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- COPD mechanisms
- COPD epidemiology
- COPD exacerbations
- COPD pharmacology
- lung physiology
- sleep apnoea
- asthma mechanisms
- assisted ventilation
- pulmonary rehabilitation
- tobacco and the lung
We thank the correspondents for these kind and helpful comments.1 In adopting the Global Initiative on Obstructive Lung Disease (GOLD) classification of severity of airflow obstruction, the National Institute for Health and Clinical Excellence (NICE) guideline update has introduced consistency with international guidelines including those of the American Thoracic Society and the European Respiratory Society. The NICE guidelines note that this classification relates specifically to degrees of airflow obstruction which are arbitrary and may not be closely related to degrees of clinical severity in chronic obstructive pulmonary disease (COPD).2 The current use of the term ‘severe’ for airflow obstruction with forced expiratory volume in 1 s (FEV1)<50% in place of ‘moderate’ (NICE 2004) may also help to underline the potentially serious nature of the lung function impairment and encourage smoking cessation and more active management.
The NICE guidelines stress the overriding importance of clinical criteria to assess COPD severity, and promote multidimensional assessment using a range of tools to assess breathlessness and functional capacity, ranging from the simple Medical Research Council (MRC) scale to the BODE Index, which includes breathlessness, BMI and exercise capacity as well as lung function.3 Outcomes in COPD are known to be related to clinical factors, including severity of symptoms and exacerbation frequency, as well as lung function. These should be taken into account, together with comorbidities, in assessing patients admitted to hospital with acute exacerbation of COPD and in whom intensive care and use of mechanical ventilation is to be considered.4–6
It is acknowledged that there is variation in intensive care unit criteria for admission to manage COPD. This suggests a need for clear evidence-based criteria for intensive care support and intermittent mandatory ventilation (IMV) based on valid prognostic indicators rather than on a diagnostic classification of severity of airflow obstruction which is not intended for this purpose. Evidence-based guidance for the use of non-invasive ventilation (NIV) uses criteria other than severity of airflow obstruction. Failure of NIV leading to the need for IMV is predicted not by lung function but by the Acute Physiology and Chronic Health Evaluation II (APACHE II) score, pH, respiratory rate, and Glasgow coma score.7 8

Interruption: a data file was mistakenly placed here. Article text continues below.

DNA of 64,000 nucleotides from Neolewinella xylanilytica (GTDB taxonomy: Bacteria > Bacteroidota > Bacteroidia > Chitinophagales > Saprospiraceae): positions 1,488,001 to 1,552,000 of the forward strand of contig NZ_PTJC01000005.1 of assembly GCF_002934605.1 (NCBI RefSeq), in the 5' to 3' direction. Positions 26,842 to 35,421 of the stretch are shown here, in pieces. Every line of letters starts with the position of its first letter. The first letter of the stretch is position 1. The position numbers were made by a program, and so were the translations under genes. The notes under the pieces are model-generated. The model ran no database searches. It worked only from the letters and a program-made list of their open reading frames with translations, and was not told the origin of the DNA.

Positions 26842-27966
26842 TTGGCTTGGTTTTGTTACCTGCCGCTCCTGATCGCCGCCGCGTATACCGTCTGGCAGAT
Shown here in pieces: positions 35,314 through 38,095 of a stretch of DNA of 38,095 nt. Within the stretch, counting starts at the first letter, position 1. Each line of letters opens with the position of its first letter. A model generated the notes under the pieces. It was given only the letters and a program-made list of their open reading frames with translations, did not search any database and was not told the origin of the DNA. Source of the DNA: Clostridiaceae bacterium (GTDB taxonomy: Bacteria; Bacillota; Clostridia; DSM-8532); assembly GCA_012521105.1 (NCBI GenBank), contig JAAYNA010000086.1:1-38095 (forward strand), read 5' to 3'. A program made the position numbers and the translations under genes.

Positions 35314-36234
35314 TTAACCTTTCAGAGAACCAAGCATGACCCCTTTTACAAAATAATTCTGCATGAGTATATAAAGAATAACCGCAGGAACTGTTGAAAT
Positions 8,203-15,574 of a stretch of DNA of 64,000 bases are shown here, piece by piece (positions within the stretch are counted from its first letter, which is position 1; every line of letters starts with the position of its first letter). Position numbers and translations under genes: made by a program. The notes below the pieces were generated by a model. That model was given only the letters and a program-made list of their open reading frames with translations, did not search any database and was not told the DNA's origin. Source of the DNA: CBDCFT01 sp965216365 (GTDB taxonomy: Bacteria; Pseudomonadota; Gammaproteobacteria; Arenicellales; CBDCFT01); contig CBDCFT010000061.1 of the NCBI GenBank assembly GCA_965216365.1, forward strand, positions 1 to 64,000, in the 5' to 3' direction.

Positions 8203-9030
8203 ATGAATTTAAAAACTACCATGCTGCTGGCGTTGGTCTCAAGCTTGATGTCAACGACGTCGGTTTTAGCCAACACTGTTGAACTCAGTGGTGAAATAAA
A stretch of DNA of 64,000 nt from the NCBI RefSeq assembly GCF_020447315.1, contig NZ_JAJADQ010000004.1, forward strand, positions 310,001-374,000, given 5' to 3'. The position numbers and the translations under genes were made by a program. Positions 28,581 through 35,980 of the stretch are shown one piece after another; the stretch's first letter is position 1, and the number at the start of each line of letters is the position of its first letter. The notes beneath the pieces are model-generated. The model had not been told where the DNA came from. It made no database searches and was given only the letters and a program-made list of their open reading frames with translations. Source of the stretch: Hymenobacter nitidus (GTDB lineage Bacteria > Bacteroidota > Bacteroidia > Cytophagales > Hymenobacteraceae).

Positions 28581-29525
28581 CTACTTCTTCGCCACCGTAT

The authors acknowledge the National COPD Resources and Outcome Project (NCROP) evidence of low use of IMV in patients with COPD, and agree that the data suggest a variable degree of nihilism for which there is no clear justification. The NICE guidelines note that the decision on which patients with exacerbations of COPD will benefit from intubation is difficult, and involves balancing health status with an estimate of expectation of survival. Factors that are likely to influence this decision are prior functional status, BMI, requirement for oxygen when stable, comorbidities and previous intensive treatment unit (ITU) admissions. Physiological thresholds for use of IMV have not been subjected to systematic evaluation and decisions are currently based on clinical judgement rather than objective data.9 The severity of the acute illness (APACHE II), associated comorbidity and malignancy are predictors of in-hospital mortality in patients with COPD and acute respiratory failure.10 There is clearly a need for further evidence-based assessment of predictors of outcome from IMV rather than inappropriate reliance on diagnostic stratification of FEV1.
The authors agree that there is a need to explain the reclassification and its meaning to patients and colleagues responsible for acutely ill patients with COPD. In keeping with the NICE guidelines, COPD severity should be described in terms of functional status using at least the modified MRC score, as well as previous severity of lung function impairment. It should be made clear that the severity of lung function impairment in COPD does not necessarily correlate with clinical severity or outcome of inpatient care, which may include ITU and IMV management.
Competing interests None.
Patient consent Obtained.
Provenance and peer review Not commissioned; internally peer reviewed.